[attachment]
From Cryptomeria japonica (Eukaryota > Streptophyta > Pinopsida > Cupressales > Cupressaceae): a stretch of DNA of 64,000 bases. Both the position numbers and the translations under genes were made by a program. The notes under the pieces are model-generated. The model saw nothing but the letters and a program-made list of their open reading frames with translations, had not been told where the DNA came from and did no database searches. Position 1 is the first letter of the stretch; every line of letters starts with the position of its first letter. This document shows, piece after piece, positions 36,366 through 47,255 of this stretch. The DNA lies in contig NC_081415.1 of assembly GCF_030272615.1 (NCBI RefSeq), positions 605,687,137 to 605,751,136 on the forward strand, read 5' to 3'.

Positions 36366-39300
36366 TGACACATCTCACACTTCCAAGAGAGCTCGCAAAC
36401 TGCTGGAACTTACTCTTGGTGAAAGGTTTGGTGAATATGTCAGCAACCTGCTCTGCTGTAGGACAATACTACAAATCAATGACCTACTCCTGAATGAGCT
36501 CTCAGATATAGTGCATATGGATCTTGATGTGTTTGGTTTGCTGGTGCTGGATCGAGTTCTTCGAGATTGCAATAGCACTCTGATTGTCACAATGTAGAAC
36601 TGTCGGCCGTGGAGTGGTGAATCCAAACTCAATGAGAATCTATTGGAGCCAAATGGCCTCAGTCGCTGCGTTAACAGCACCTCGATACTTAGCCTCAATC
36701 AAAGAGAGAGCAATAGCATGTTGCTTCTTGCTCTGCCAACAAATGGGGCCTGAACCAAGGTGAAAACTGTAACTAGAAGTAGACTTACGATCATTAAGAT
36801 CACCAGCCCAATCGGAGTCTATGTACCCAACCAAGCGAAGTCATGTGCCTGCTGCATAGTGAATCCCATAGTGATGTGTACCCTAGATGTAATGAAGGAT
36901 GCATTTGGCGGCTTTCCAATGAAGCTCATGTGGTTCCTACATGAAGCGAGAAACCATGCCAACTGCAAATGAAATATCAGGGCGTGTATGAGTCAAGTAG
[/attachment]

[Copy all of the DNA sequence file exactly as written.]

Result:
From Cryptomeria japonica (Eukaryota > Streptophyta > Pinopsida > Cupressales > Cupressaceae): a stretch of DNA of 64,000 bases. Both the position numbers and the translations under genes were made by a program. The notes under the pieces are model-generated. The model saw nothing but the letters and a program-made list of their open reading frames with translations, had not been told where the DNA came from and did no database searches. Position 1 is the first letter of the stretch; every line of letters starts with the position of its first letter. This document shows, piece after piece, positions 36,366 through 47,255 of this stretch. The DNA lies in contig NC_081415.1 of assembly GCF_030272615.1 (NCBI RefSeq), positions 605,687,137 to 605,751,136 on the forward strand, read 5' to 3'.

Positions 36366-39300
36366 TGACACATCTCACACTTCCAAGAGAGCTCGCAAAC
36401 TGCTGGAACTTACTCTTGGTGAAAGGTTTGGTGAATATGTCAGCAACCTGCTCTGCTGTAGGACAATACTACAAATCAATGACCTACTCCTGAATGAGCT
36501 CTCAGATATAGTGCATATGGATCTTGATGTGTTTGGTTTGCTGGTGCTGGATCGAGTTCTTCGAGATTGCAATAGCACTCTGATTGTCACAATGTAGAAC
36601 TGTCGGCCGTGGAGTGGTGAATCCAAACTCAATGAGAATCTATTGGAGCCAAATGGCCTCAGTCGCTGCGTTAACAGCACCTCGATACTTAGCCTCAATC
36701 AAAGAGAGAGCAATAGCATGTTGCTTCTTGCTCTGCCAACAAATGGGGCCTGAACCAAGGTGAAAACTGTAACTAGAAGTAGACTTACGATCATTAAGAT
36801 CACCAGCCCAATCGGAGTCTATGTACCCAACCAAGCGAAGTCATGTGCCTGCTGCATAGTGAATCCCATAGTGATGTGTACCCTAGATGTAATGAAGGAT
36901 GCATTTGGCGGCTTTCCAATGAAGCTCATGTGGTTCCTACATGAAGCGAGAAACCATGCCAACTGCAAATGAAATATCAGGGCGTGTATGAGTCAAGTAG